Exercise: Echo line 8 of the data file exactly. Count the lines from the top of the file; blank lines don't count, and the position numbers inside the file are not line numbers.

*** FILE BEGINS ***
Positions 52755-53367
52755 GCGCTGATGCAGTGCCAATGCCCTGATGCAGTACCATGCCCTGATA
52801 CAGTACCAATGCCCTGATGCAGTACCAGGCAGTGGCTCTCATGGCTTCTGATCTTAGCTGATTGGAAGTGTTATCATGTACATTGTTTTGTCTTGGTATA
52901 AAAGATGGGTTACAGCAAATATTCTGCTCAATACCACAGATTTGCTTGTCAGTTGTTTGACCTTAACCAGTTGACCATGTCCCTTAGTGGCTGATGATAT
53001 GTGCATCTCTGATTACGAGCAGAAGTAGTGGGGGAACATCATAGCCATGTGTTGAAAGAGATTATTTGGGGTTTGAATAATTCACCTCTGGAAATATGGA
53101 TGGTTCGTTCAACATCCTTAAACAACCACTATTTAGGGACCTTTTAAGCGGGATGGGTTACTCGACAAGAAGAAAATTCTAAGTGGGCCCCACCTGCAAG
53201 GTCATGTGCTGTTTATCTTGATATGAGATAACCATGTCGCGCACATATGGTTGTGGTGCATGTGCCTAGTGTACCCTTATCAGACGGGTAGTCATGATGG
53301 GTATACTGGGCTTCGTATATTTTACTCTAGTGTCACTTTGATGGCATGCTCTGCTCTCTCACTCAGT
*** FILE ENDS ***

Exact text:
53301 GTATACTGGGCTTCGTATATTTTACTCTAGTGTCACTTTGATGGCATGCTCTGCTCTCTCACTCAGT